Folk Hero:Al-Zahir Beibars

National Folklore Archive (NFA), Monday 6 Jun 2011

The classic epic of real-life-figure-turned-hero al-Zahir Beibars describes a struggle between the good and the bad during the 300-year reign of the mighty Mamluk generals

El Zaher Beibars1

When the Mongols destroyed Baghdad, many storytellers left the Abbasid capital to Egypt. It was around this time, between the thirteenth and the fifteenth centuries, that the major epics of Arab literature came into being, and many were flavoured by the ongoing conflicts.

One of those epics, that of thirteenth century Sultan, al-Zahir Beibars (a real figure) was elevated to the status of a cult hero, along with Antara, Seif Ibn Zi yazan, and Zat al-Hemma. The epics were often written in the colloquial language of the time.

The epic describes a period of Egyptian history marred by a power struggle among the mighty breed of Mamluk generals, who were to reign supreme in the country for more than three centuries.

The epic opens with the death of al-Malik al-Salih, the last Ayyubid king. Upon his death two groups vie for power: Aybak the Turkman and Qalawun on one hand; and Shahin al-Afram, al-Zahir Beibars and al-Bahlawan on the other.

The first group is evil to the bones, manipulative and untruthful. Determined to seize power, Aybak the Turkoman and Qalawun feign allegiance to Amir Eissa, the son of al-Malik al-Saleh. Their plan is to turn Eissa against Beibars and then take over.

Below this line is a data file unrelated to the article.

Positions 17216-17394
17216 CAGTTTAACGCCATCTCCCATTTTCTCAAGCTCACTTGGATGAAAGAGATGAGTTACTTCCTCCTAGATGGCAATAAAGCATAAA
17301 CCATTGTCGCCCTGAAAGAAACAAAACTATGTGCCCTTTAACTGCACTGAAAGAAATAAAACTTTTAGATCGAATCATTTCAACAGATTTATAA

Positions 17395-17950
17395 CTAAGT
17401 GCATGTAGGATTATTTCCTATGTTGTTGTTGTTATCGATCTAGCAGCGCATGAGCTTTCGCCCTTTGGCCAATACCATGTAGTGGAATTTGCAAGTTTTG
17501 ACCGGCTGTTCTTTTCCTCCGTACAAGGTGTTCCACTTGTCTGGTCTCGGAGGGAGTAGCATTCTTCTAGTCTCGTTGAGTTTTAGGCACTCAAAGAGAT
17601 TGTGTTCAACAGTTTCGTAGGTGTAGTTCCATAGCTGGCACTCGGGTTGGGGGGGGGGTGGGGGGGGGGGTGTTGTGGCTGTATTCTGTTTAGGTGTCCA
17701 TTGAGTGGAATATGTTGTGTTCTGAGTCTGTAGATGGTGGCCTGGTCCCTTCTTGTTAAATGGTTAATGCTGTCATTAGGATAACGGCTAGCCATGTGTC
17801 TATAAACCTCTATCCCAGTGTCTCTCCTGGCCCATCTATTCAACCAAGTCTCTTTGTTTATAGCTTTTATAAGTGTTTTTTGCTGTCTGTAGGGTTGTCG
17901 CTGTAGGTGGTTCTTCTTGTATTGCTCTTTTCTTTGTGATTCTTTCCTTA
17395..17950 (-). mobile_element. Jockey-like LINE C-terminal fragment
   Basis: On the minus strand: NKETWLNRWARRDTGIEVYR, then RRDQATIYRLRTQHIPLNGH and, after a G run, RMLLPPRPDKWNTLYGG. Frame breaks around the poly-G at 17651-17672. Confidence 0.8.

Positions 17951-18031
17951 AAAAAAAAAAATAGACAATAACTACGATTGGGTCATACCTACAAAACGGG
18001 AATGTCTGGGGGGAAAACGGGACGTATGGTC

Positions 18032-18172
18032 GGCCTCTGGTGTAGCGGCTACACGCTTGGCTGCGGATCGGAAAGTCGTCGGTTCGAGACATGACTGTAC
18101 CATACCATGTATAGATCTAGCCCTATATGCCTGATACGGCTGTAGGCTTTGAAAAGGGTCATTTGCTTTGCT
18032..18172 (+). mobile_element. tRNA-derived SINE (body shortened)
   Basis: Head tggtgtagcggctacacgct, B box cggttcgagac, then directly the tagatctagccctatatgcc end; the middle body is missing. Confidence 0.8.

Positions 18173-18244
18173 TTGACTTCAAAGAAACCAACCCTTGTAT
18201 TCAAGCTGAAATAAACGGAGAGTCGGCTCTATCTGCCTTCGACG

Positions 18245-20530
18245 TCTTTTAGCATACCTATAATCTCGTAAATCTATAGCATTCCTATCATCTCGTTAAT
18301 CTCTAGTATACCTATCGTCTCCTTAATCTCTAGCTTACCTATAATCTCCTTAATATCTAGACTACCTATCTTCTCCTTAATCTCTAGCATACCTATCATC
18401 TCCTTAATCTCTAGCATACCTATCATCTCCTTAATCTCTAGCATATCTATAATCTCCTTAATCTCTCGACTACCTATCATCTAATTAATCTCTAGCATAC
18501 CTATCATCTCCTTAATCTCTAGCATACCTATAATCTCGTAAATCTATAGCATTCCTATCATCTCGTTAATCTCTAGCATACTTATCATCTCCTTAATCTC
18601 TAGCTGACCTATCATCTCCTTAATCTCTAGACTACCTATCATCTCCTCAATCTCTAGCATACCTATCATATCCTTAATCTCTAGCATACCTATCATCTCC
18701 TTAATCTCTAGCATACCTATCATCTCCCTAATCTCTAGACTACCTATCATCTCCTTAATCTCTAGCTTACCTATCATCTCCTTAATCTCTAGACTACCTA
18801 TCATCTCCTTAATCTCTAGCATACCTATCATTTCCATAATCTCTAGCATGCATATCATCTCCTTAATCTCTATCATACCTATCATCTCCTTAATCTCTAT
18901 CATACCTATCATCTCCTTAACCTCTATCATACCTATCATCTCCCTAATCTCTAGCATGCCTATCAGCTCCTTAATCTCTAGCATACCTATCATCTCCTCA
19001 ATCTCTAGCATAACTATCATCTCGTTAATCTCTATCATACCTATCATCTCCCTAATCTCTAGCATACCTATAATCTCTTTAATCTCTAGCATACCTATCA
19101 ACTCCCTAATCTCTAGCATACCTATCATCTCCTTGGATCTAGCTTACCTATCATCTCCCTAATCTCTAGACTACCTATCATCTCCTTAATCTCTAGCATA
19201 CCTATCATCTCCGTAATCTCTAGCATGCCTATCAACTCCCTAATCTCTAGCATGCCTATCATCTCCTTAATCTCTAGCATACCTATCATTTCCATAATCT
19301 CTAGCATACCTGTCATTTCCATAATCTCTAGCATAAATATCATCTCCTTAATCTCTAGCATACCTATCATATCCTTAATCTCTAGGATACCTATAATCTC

The second group, led by Beibars, is portrayed as pure of heart, brave in battle and God-fearing.

At first, the conspirators manage to turn Eissa against al-Zaher. But al-Zaher wins Eissa’s trust and ultimately succeeds Eissa as ruler. The righteous win the day.

A main theme of the tale is plotting and betrayal, but it is executed with careless naiveté.

Take, for example Osman, the man al-Zaher sends to be his spy in Eissa’s court. Osman, who is an alcoholic, is asked to refrain from drinking on the job. But as soon as he comes into the presence of Eissa, Osman is unable to contain his urges. Good wine, beautiful female dancers and a lovely party in the garden loosen his tongue and he puts himself and his employer at great risk.

The storytellers weaved fantastical tales around Beibar, creating improbable situations and arranging events in an inaccurate chronological order.

But the powerful epic stood the test of time as a reservoir of collective memory, a tale just as magical and gripping as those of Antara, Beni Helal and Arabian Nights.

(Compiled by Rushdy Saleh)

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